Tuesday, December 27, 2011

Book Review: Bossypants by Tina Fey

My rating: 4.25/5

From the back of the book:

"Once in a generation a woman comes along who changes everything. Tina Fey is not that woman, but she met that woman once and acted weird around her.


"'You'd be really pretty if you lost weight.'(College Boyfriend, 1990 )

"'Tina Fey is an ugly, pear-shaped, overrated troll.' (The Internet )

"'Mommy, where are my pretzels?' (Tracy Morgan )


"'I hope that's not really the cover. That's really going to hurt sales.' (Don Fey, Father of Tina Fey )

"'Absolutely delicious!' (A Guy Who Eats Books )

"'Totally worth it.' (Trees )

"'Do not print this glowing recommendation of Tina Fey's book until I've been dead a hundred years.' (Mark Twain )

"'Hilarious and insightful. Laugh-out-loud funny -- oh no, a full moon. No! Arrgh! Get away from me! Save yourself!' (A Guy Turning into a Werewolf )"

This autobiography by comedienne Tina Fey (SNL, 30 Rock, Sarah Palin doppelganger) at times seemed randomly put together but for the most part follows the timeline of Tina's life, the majority dealing with her professional life as a writer and an actress. It's pretty short (288 pages with big type), but that's one of only a few complaints that I had. And maybe it's not even a real complaint to wish the book were longer.

I love Tina Fey and found this book laugh-out-loud funny, so much so that I'm sure my husband is glad that I've finished the book and quit reading passages out loud to him.  Good chunks of the book though seemed written almost directly for people in the entertainment industry, and I found myself a little bored in spots.  I would like to emphasize "a little" though, because for the most part, I really enjoyed the book and didn't want to put it down. 

If you like 30 Rock and/or somewhat bizarre humor, you'll like this book.

Tuesday, December 13, 2011

Book Review: Every Which Way but Dead by Kim Harrison

My rating: 3.25/5

From Amazon:

"There's no witch in Cincinnati tougher, sexier, or more screwed up than bounty hunter Rachel Morgan, who's already put her love life and soul in dire jeopardy through her determined efforts to bring criminal night creatures to justice.

"Between 'runs,' she has her hands full fending off the attentions of her blood-drinking partner, keeping a deadly secret from her backup, and resisting a hot new vamp suitor.

"Rachel must also take a stand in the war that's raging in the city's underworld, since she helped put away its former vampire kingpin—and made a deal with a powerful demon to do so that could cost her an eternity of pain, torment, and degradation.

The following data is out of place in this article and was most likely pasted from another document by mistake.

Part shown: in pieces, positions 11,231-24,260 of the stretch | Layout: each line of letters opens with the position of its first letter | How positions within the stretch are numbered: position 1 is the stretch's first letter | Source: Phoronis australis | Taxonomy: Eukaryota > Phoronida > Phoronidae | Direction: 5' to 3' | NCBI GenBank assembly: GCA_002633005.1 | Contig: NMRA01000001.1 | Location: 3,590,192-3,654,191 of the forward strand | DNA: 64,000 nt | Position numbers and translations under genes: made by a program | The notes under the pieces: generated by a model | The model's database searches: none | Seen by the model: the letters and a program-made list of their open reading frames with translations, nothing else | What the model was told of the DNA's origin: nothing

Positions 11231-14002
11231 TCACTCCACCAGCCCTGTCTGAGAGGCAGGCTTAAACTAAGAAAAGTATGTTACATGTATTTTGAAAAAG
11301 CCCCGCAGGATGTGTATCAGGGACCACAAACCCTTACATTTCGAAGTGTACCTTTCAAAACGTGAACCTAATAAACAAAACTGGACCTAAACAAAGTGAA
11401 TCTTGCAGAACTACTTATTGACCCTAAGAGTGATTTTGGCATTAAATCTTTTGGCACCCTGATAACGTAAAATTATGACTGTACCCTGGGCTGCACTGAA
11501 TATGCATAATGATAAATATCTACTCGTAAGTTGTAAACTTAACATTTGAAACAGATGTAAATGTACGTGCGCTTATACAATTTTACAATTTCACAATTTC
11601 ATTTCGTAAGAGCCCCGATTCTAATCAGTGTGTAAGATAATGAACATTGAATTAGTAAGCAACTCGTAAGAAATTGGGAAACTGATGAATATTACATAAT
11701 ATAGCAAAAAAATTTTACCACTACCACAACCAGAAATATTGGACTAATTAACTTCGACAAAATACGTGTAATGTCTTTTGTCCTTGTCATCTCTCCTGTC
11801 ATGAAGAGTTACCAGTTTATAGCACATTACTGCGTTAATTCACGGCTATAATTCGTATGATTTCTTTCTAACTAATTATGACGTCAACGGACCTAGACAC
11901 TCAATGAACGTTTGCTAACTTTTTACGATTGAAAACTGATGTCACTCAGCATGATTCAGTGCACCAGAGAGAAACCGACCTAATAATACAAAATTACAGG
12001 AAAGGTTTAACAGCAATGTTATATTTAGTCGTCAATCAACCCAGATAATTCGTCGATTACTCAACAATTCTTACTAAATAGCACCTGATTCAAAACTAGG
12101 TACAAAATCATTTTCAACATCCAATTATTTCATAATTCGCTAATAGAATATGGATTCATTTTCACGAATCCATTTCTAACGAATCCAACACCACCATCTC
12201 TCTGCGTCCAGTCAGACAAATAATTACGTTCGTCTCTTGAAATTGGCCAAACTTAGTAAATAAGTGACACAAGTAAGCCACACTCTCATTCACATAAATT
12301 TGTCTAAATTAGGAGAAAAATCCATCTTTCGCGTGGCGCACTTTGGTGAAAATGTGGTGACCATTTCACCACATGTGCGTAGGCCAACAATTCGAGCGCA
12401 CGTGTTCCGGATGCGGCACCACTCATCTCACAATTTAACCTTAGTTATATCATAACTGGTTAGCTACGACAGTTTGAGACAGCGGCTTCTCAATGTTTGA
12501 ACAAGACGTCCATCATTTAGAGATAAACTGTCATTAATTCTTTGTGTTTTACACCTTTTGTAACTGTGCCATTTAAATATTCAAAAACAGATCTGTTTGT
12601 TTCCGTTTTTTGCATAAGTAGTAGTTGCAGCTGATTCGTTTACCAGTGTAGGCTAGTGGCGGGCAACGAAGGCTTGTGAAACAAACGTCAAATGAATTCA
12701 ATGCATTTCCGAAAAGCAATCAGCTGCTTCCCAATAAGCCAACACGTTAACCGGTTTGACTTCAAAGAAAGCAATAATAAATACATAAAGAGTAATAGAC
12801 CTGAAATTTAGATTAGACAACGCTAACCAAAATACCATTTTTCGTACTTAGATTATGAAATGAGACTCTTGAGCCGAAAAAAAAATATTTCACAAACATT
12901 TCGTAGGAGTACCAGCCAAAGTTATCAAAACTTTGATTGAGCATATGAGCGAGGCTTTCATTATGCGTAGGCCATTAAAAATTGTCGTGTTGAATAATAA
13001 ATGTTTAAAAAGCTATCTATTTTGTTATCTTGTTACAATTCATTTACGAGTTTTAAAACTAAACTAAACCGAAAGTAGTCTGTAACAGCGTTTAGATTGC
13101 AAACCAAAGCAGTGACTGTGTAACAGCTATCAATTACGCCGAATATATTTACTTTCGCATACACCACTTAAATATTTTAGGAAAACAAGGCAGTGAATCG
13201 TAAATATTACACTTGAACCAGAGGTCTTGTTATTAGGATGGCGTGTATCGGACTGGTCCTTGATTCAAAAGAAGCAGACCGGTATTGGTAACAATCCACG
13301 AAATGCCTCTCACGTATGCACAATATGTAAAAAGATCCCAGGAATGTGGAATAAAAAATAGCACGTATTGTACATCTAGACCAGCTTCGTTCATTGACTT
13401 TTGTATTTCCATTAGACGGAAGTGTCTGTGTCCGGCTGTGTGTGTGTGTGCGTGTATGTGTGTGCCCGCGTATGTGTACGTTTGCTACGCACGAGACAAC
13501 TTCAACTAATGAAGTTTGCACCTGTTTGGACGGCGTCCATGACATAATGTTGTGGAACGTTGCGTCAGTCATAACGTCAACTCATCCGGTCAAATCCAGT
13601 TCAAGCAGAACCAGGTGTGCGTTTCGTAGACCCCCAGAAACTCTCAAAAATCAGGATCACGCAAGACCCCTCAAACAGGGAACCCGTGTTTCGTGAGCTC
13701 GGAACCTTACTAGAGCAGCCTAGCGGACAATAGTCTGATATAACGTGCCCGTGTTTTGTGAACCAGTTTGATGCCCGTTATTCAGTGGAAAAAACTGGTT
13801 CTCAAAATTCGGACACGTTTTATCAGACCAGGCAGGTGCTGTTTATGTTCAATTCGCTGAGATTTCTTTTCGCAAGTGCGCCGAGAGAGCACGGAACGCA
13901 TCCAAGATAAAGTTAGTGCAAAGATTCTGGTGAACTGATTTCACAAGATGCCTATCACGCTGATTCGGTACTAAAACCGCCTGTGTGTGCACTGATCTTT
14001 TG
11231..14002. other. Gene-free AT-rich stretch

"And now her dark 'master' is coming to collect his due."

This book started out slow, but that really didn't bother me.  The author isn't a bad writer as far as that goes, and she kept me hooked plot-wise.  Some things might even keep me reading the series, such as the introduction of a demon creepier than Algaliarept.  But as interested as I still am in Rachel's background and the secrets of her father and the ever-after and whatnot, I still don't like Rachel as a character, and that's a big problem. Sometimes she's alright, but other times she's just an irritating plot device instead of a person.  In spots that were meant to be character-driven, the book read a lot like fan fiction, in that I'm pretty sure the author wishes she were a witch with a mysterious background who could kick butt and be vulnerable and sleep with a vampire with no consequences.  This vampire, by the way, does the bidding of the master vampire who raped her roommate in the previous book and tried to (and nearly did) kill Rachel.  And Rachel knows all of this.  So her new relationship with him is, from this reader's perspective, inexcusable.  The guy even causes a bunch of deaths (and nearly Rachel's) and Rachel basically shrugs it off as not really his fault. She even makes a friend uncomfortable by overtly sexually flirting with the vampire, and she thinks this is funny.  This isn't normal person behavior.  I would also like to know why she keeps fantasizing about Trent when he tried to kill her in book 1.  That's not normal or relatable behavior either.

One of the best characters, Jenks, disappears midway through the book after getting into a huffy argument with Rachel too.  And that's it; no more Jenks for the rest of the book.  He's brought up a few times, Rachel feels guilty, etc., but it seems the author realized she had too many characters and got rid of one of the most interesting ones.  Harumph.

The first two books weren't completely vampire-centric, but this one verged on it, and I have a feeling the series is headed that way.  I'm tired of vampires, so I hope not.  I may continue reading the series, but I'll be giving it a break for a while.